After the publication of Palmyra Jones, Catriona was encouraged to the point that she suggested the way forward for our next collaboration. She had grown to know and love my father Trevor in his last years. They had become friends and confederates, hatching plans and going off on adventures. (I later found out they’d regularly headed off in Trevor’s car for lunches at his favourite Monmouthshire pubs.) Catriona loved stories of family histories, and Trevor’s long, rich life was full of them. Catriona had encouraged him to share his memories with her, and she’d soaked up his accounts like a sponge. At the time I used to joke that she held more of my family history in her head than any other living person. She pieced together the genealogies and understood the connections better than I ever had. To me it was all just a muddle of quaint names and his half-remembered accounts, but she made sense of it all, and joined the dots to make coherent histories. in 2000, the year after his death, Catriona saw the drawings that I was producing based on Trevor’s childhood experience of the Mari Lwyd, the mid-Winter mumming tradition still practiced in the rural Wales he grew up in. She suggested writing a poetic text to accompany the planned exhibition at Newport Museum and Art Gallery, and the work began. Just a few weeks before the exhibition was due to open, Nicolas chanced to see drafts of Catriona’s poems on our kitchen table, and what had been intended as an accompanying text on wall panels throughout the gallery, became in addition a hastily planned though beautifully conceived and executed Old Stile Press edition of her poems, going by the same name as the exhibition, The Mare’s Tale. I made the illustrations to meet Nicolas’ incredibly tight deadline, working an all-nighter one Sunday in order to have them ready for him to collect on the Monday morning.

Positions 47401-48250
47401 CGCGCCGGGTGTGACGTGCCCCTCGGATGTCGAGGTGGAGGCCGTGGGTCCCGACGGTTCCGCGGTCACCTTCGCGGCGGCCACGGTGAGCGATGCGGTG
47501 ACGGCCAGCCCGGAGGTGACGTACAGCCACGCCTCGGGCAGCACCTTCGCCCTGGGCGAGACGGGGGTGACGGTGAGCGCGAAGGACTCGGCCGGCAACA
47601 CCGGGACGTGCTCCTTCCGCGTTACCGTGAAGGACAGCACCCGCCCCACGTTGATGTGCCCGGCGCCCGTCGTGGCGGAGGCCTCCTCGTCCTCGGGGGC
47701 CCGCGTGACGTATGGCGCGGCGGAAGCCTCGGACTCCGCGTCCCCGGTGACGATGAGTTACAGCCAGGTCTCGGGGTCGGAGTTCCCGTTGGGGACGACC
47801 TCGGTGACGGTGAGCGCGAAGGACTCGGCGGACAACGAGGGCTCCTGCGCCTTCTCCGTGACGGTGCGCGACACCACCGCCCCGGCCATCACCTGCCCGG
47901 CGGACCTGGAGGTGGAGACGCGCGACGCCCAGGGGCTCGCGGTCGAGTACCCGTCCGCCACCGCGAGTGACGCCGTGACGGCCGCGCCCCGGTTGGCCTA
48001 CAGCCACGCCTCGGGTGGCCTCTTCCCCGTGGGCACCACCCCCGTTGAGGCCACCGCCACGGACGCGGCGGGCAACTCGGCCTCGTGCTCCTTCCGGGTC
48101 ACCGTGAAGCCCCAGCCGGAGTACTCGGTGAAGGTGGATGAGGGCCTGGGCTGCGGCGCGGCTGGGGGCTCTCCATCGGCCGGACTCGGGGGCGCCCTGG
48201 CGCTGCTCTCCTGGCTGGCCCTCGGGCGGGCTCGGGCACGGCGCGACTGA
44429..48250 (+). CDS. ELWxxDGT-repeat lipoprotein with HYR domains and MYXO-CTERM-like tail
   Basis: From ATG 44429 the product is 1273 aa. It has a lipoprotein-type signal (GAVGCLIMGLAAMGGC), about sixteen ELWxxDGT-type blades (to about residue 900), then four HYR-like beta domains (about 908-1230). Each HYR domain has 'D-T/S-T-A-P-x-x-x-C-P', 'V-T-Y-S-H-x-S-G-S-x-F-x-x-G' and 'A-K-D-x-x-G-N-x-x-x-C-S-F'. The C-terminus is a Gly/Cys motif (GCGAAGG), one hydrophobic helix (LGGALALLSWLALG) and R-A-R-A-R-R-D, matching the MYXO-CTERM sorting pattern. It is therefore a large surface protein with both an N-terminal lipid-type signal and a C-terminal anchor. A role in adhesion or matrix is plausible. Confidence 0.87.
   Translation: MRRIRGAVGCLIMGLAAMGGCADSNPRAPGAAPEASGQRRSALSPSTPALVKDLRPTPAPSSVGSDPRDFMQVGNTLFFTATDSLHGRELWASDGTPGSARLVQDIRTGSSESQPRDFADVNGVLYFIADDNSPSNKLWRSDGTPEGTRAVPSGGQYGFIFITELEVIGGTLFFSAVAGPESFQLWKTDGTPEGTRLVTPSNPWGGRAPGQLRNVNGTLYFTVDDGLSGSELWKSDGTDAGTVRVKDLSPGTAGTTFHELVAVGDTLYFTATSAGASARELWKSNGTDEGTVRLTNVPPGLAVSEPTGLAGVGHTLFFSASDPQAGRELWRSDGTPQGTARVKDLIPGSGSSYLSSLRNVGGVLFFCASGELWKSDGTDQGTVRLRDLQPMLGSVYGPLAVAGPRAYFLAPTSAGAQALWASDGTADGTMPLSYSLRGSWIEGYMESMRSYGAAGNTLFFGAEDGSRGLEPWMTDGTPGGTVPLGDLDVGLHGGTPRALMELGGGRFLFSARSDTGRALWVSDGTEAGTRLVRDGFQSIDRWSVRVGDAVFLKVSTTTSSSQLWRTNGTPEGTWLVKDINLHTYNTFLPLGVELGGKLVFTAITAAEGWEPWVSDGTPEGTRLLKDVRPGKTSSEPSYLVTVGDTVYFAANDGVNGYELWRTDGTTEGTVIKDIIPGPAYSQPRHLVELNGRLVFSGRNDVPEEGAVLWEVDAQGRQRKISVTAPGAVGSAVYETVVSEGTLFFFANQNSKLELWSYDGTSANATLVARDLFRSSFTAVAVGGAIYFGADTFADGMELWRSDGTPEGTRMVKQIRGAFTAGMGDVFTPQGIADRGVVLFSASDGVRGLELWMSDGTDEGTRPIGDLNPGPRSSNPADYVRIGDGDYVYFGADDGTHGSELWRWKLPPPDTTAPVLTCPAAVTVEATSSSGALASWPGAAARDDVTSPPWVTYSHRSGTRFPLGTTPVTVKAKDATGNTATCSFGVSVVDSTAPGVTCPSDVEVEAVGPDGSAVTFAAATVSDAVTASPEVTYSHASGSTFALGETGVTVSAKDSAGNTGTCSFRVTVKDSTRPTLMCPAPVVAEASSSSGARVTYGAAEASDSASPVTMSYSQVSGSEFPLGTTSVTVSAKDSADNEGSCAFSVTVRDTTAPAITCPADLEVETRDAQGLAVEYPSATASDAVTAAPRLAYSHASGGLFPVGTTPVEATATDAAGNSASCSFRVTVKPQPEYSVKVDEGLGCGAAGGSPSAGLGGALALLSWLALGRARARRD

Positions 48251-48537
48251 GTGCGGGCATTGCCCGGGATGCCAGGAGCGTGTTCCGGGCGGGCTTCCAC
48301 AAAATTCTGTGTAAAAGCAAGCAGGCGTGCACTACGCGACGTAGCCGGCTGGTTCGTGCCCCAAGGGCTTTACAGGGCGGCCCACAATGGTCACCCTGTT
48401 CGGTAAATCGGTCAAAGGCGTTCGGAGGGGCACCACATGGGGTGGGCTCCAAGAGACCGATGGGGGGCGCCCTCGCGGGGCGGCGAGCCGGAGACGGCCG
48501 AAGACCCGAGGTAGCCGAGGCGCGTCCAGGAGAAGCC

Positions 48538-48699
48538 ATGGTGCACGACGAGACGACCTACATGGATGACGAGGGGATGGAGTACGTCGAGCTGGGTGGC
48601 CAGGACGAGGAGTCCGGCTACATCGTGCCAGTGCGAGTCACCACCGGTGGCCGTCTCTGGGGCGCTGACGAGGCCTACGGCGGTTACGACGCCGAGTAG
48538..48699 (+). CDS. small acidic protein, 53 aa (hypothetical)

Catriona died on May Day 2005. Palmyra Jones… which had been little more than a pamphlet… and her volume of Mare’s Tale poems, were the only works published in her lifetime, a fact ensured by the fact that the poems we had known to be hidden in drawers before her death, were not to be found after it. Her partner Ian believes that she may have destroyed what she considered to be ‘juvenilia’. It fell to Peter, who had so encouraged Catriona as a writer, to produce the eulogy for her funeral. It’s a fine piece, and catches as well as anything I know the mercurial, dazzling girl I have missed every day of the past ten years.

Golden Catriona

Witten and read by Peter Wakelin at Catriona’s funeral.

“We have carried with us for years now fears that we would one day lose Catriona; but still, when the news came, it was impossible to believe.

So many friends have talked about the special, golden glow Catriona emanated. We all bathed in it. Catriona was one of the great ‘appreciators’ – especially of good company, gardens, the seaside, books, old china, poetry read aloud, paintings, and thoughtfully-prepared food, which we were always sharing. She adored to give gifts, her generosity leading her to spend days potting cuttings for other people’s gardens or seeking out the perfect book. She received gifts with infectious enthusiasm, too. When things were right, her pleasures seemed amplified far beyond those most of us can feel. Every time one discovered something beautiful, it was the reaction to think, ‘Ah, we must show Catriona this!’, ‘We must bring Catriona here!’ And so, until we learn to remember rather than grieve, every taste and every pleasure seems to turn to charcoal in our mouths, because she is not here to share them.